Property Week's  Adam Branson reports on the resurgence of residential and commercial development in the university city.

 
Milburngate_View08 v2.jpg

As anyone who has travelled up the East Coast Main Line knows, the view when you pull into Durham is to be treasured.

The university city’s beauty, not to mention its close proximity to Newcastle, is both a blessing and a curse. It is notoriously difficult to develop anything of scale in Durham city centre, be it commercial, retail or leisure. However, a series of projects is proving that it is possible – and should contribute enormously to both the city’s daytime and night-time economies.

The resurgence of development started in 2014 with the regeneration of Freemans Reach on the banks of the River Wear, where Arlington Real Estate, together with then development partner Carillion, created new offices for HM Passport Office and National Savings and Investments, thereby helping to retain more than 1,000 jobs in the city.

With the Passport Office and NS&I relocated, the path was clear for Arlington Real Estate and Richardson Capital to start on the development of the organisations’ former offices on the opposite bank of the river, known as Milburngate. Carillion was also a part of the consortium, but it sold its stake late last year as its financial difficulties mounted.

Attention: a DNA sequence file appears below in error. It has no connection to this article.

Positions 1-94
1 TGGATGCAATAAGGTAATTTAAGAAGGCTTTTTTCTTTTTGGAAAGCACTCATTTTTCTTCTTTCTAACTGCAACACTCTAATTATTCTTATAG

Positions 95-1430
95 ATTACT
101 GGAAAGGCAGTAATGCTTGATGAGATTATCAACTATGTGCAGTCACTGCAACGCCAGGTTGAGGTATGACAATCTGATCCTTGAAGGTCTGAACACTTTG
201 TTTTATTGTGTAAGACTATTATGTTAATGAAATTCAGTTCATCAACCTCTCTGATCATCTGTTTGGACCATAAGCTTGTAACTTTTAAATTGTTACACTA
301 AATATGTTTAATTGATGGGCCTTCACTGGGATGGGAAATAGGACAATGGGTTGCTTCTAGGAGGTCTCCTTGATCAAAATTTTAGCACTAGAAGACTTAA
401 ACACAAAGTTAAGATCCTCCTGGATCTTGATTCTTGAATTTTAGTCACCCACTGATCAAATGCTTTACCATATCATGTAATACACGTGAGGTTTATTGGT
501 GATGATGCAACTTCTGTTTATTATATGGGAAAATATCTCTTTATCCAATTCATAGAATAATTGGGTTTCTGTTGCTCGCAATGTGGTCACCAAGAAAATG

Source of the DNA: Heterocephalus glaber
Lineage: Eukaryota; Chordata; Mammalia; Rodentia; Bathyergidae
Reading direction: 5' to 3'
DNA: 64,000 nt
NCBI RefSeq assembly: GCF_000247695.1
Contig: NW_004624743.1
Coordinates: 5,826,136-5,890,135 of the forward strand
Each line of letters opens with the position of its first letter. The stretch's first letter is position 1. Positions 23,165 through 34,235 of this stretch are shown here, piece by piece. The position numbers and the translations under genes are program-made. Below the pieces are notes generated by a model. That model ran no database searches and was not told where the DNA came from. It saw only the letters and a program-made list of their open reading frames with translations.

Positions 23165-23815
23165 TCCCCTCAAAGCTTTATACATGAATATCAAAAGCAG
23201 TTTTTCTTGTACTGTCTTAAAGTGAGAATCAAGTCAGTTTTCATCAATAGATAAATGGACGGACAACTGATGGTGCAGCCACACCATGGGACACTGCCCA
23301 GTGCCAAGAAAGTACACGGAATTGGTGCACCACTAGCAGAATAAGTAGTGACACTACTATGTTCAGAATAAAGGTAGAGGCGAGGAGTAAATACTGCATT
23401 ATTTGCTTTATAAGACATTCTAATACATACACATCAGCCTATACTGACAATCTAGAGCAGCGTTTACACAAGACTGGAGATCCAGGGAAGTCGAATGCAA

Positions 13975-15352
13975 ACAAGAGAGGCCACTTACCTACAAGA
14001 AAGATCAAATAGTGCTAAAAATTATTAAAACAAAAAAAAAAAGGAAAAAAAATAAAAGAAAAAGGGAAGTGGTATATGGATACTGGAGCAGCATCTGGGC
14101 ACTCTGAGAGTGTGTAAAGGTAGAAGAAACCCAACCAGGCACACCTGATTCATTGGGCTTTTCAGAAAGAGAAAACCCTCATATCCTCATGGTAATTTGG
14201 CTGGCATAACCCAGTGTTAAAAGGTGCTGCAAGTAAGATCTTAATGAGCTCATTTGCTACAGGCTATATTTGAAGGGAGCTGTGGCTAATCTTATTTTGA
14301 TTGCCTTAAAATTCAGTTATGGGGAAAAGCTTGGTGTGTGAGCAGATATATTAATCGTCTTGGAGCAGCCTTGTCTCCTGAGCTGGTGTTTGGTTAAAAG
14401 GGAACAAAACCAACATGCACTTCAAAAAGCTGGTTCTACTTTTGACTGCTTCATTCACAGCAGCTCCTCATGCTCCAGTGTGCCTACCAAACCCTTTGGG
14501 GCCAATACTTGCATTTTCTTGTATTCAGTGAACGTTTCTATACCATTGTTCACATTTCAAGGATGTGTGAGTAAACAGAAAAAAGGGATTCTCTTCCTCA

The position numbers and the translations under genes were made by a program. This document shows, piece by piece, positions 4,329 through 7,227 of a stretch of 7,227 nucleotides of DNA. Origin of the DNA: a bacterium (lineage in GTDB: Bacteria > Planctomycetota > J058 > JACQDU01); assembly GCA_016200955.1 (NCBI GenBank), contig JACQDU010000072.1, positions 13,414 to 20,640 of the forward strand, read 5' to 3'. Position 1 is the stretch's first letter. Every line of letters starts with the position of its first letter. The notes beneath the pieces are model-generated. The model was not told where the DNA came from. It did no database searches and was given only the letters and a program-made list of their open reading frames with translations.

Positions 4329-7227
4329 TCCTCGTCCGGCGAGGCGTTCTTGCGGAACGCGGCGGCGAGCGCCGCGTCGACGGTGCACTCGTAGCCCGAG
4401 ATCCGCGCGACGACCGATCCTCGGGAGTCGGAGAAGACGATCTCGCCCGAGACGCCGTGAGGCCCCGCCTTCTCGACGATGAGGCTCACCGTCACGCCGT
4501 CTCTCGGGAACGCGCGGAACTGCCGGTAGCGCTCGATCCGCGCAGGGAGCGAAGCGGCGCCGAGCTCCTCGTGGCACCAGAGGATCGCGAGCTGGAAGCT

The £150m development – which will comprise 400 apartments, 150,000 sq ft of offices, a Premier Inn hotel and bars and restaurants – received the green light from the council in November 2016, allowing demolition works to begin, and construction is now under way on the leisure and residential elements.

Critically, Arlington was successful in attracting the Everyman Cinemas group to anchor the development, alongside restaurant chains such as Pitcher & Piano and Bar + Block.

Now attention is turning to the future office phases. Arlington and Richardson have planning permission for 240,000 sq ft – a huge amount of space for a city with an office market the size of Durham’s. However, Greg Davison, partner and head of office agency at Cushman & Wakefield, which acted for the Passport Office and NS&I on their moves, isn’t concerned.

“It is a lot, but it will be phased,” he says. “Our engagement at this stage is on the first speculative scheme, which will be around 50,000 sq ft. The aim is for it to be grade-A office space as you would find in Newcastle or Leeds. It will draw on Durham’s position in the centre of the region and its riverside setting. You’ve got everything...

– Read whole article in Property Week